Yevgenia Albats, a prominent journalist, writes in Nezavisimaya Gazeta that the cause of the current crisis are flaws in the present government system.

In the opinion of Albats, the state administration is dysfunctional because there are two constantly conflicting institutions: “the Kremlin, which really makes all important decisions, de facto and de jure punishes the guilty, and is not accountable for its actions; and the Cabinet, which is held accountable for all decisions of the executive branch, even those made by the Kremlin.”

Albats asks, “What is the Kremlin responsible for?” She says it is not responsible for the crisis in Primorye, nor for the foolish federal budget. The only thing it answers for is reelection of the president once every four years.

Every four years the president accounts for his actions to the nation. Therefore, our presidents are versed in making populist decisions and shifting the blame for them onto the Cabinet. As for the prime minister, he risks his job every day and cannot account for his decisions by the fact that he was supported by voters in elections.

Thus, Albats says the Russian Constitution has given the president some functions of a czar and some functions of a prime minister. He is entitled to make decisions and not be accountable for them. It is clear that this government structure was adopted from Soviet times, specially for Boris Yeltsin. However, the journalist says times are changing and if the situation is not altered it will be impossible to overcome the current systemic crisis. The president should either give over all his powers to Parliament and the Cabinet, and only retain the status of the guarantor of the Constitution; or become the full-fledged head of the executive branch and be held accountable for his decisions.

Along with the crisis of the administrative system, the media are also discussing a likely economic crisis. Analysts in various periodicals are predicting a slump on world markets.

Novaya Gazeta says an economic decline is inevitable. The newspaper comes to this conclusion not only referring to analyses of statistics, but also because the market economy is cyclic, and any economic growth is inevitably followed by an economic decline. The newspaper considers that the crisis of 1997-98 was only the first signal, the warning. Russia has lost its chance and no structural reforms have been done to overcome Russia’s technological backwardness.

The revenues from the unexpected economic boom have been simply embezzled. Russia’s corruption has made Russia notorious. The FBI has devoted a special report to this topic. Novaya Gazeta says figures cited in this report are startling. For instance, 56% of Russian businessmen entering the US for business purposes are backed by Russian criminal groups. The FBI has registered 317 meetings between representatives of the “Russian mafia” and senior officials from Boris Yeltsin’s team.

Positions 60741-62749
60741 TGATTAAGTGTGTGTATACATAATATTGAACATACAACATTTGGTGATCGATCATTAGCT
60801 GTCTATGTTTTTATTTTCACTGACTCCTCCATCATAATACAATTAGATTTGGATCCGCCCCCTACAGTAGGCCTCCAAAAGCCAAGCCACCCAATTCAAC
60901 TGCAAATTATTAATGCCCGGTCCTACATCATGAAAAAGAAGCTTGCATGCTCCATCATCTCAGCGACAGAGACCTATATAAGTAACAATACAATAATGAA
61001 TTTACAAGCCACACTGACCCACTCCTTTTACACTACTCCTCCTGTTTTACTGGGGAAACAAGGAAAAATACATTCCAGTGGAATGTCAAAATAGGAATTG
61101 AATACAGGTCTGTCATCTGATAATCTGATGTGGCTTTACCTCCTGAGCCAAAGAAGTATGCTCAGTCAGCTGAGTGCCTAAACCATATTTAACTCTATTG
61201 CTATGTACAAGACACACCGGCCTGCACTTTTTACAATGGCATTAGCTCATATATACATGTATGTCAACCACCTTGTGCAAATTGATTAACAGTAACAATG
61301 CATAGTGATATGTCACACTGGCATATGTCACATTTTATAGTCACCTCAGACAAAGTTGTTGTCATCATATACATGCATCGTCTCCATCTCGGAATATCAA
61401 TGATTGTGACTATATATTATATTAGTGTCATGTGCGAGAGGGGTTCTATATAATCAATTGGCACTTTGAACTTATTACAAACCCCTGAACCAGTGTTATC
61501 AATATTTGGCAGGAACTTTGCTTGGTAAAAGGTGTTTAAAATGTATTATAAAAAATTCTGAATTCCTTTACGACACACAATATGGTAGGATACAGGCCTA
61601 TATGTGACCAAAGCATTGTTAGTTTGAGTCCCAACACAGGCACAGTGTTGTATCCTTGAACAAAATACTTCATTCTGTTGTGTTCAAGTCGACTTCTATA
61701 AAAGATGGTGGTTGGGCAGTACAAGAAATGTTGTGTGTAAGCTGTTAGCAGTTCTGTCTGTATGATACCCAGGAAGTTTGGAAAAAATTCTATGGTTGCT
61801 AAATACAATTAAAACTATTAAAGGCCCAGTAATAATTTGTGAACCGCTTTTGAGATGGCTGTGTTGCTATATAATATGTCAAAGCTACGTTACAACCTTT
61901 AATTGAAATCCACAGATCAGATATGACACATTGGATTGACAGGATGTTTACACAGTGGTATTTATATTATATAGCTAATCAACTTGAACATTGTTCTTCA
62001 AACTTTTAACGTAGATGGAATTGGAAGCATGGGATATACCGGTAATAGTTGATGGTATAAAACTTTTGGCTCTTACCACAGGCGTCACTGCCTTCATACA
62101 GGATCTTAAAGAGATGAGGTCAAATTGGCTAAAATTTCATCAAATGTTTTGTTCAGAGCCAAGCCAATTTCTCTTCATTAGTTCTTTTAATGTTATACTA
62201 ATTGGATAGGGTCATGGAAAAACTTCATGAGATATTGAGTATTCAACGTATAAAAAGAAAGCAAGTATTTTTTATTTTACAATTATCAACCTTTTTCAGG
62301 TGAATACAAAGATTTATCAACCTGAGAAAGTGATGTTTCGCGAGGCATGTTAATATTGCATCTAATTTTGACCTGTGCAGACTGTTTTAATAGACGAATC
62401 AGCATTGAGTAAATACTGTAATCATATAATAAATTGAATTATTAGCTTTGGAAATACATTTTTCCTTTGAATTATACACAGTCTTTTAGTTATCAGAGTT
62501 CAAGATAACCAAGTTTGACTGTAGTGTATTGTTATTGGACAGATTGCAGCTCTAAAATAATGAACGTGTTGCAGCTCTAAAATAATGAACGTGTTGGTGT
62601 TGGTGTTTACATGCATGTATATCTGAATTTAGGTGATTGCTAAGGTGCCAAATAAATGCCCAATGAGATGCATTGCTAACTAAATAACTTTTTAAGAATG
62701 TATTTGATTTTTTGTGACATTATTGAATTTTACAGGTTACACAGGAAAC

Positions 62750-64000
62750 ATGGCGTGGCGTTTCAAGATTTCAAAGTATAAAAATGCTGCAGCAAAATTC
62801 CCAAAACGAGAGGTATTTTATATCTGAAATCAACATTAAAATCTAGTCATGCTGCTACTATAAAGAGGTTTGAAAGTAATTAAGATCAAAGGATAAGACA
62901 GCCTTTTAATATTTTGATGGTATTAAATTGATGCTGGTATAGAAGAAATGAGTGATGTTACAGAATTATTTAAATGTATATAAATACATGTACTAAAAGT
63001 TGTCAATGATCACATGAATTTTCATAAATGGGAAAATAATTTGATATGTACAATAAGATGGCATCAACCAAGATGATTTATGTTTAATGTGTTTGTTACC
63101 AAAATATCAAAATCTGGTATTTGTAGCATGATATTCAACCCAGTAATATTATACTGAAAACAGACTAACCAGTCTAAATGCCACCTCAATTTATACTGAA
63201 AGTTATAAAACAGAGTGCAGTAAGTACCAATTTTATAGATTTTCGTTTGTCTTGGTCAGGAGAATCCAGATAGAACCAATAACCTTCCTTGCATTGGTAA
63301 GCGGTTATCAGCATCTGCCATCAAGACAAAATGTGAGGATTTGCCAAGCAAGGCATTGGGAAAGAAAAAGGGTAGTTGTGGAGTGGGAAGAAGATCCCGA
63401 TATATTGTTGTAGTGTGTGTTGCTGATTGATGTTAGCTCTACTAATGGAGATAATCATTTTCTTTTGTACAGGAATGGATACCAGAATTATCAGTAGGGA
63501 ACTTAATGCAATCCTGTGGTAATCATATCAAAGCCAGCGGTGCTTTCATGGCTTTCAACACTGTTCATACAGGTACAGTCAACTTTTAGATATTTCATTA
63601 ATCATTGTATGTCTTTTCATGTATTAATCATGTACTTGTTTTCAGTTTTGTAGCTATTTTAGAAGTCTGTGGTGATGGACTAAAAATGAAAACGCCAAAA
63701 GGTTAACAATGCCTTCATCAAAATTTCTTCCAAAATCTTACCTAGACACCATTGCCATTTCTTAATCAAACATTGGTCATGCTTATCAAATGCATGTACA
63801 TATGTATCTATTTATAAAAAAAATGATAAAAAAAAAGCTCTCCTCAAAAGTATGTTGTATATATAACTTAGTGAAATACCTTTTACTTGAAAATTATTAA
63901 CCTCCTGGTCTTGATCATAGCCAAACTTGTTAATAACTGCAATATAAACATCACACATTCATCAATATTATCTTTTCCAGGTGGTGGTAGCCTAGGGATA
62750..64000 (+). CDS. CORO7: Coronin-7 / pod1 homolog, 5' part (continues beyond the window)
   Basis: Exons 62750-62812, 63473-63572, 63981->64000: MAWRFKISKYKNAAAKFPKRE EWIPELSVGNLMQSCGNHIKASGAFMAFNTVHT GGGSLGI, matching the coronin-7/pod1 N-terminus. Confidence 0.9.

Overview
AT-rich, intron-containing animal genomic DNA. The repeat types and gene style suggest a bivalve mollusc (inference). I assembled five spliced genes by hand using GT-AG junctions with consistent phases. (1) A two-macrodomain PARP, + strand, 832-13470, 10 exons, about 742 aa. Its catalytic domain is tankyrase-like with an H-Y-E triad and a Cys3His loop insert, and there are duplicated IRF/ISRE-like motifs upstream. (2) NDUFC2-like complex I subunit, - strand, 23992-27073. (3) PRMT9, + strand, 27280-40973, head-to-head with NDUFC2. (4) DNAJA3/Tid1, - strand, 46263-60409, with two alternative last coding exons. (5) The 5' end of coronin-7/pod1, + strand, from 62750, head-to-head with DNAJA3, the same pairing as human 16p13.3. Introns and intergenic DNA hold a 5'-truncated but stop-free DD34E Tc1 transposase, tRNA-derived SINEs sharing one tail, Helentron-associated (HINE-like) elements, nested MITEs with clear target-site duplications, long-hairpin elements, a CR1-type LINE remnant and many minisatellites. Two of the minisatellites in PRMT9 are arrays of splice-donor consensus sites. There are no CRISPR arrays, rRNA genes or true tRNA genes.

The report also contains recommendations to the US Administration to detain a number of senior Russian officials in order “to investigate their links with organized crime.” Thus, the story of poor Pavel Pavlovich Borodin may not be unique.

Lev Timofeev, a well-known expert on illegal business dealings, doubts in his article in Moskovskie Novosti that corruption in Russia can be expressed in specific figures. The entire lives of Russian citizens are permeated with relationships of this kind, from their dealing with traffic police to some medical problems. Of course, it is impossible to register all cases when a Russian citizen has to bribe an official. Timofeev says Russian officials have set up a business of selling rights that citizens should receive free of charge.

At the same time Lev Timofeev says the shadow economy “is a product of common sense.” People are forces to agree to illegal relations because they cannot get what they need legally. The author concludes, “If the government continues to avoid seeking the truth about this country, this could lead to worse problems.”

However, the government intends to restore its old methods of working with people. The newspaper Segodnya says the government has canceled the ban on using anonymous criminal accusations as the basis for criminal charges. The use of anonymous tips was banned in 1988 – one of the most important achievements of Gorbachev’s perestroika. According to the new instruction on procedures for considering tips and proposals by the FSB, anonymous tips will be considered along with official complaints provided with a signature and the personal data of the author. Furthermore, tips sent in by e-mail will be considered too.

It is clear that the new instruction opens new opportunities for restrictive practices. For instance, if a businessman decides to scuttle a profitable deal by his rival, he need only pick up the phone, dial the FSB’s number, and report on some infraction which is allegedly being prepared by the competitor. Even if no crime is disclosed after this tip, the poor competitor is sure to have quite an experience.

In 2000, some 65,000 tips were submitted to the FSB. After the new instruction this figure will increase greatly.

Leading pollster Boris Grushin recently noted in his interview with Nezavisimaya Gazeta that in Russia “there has always been a desire to lean on the state.” Grushin doubts the argument that over the 70 years of Soviet power “the nation’s mentality considerably degraded.” Grushin says, “I don’t think the Soviet regime was maintained solely by propaganda and activities of the KGB. It was supported by the people, a fact which our liberals do not want to take into account.” The pollster believes that the revolution of 1917 did not disrupt the the course of Russia’s history. “This was a natural link in the chain of events of Russia’s history.”

Given this viewpoint, along with predictions by other political analysts, including Boris Berezovsky, we can draw the conclusion that some of their forecasts may come true in the near future. In the most unexpected ways.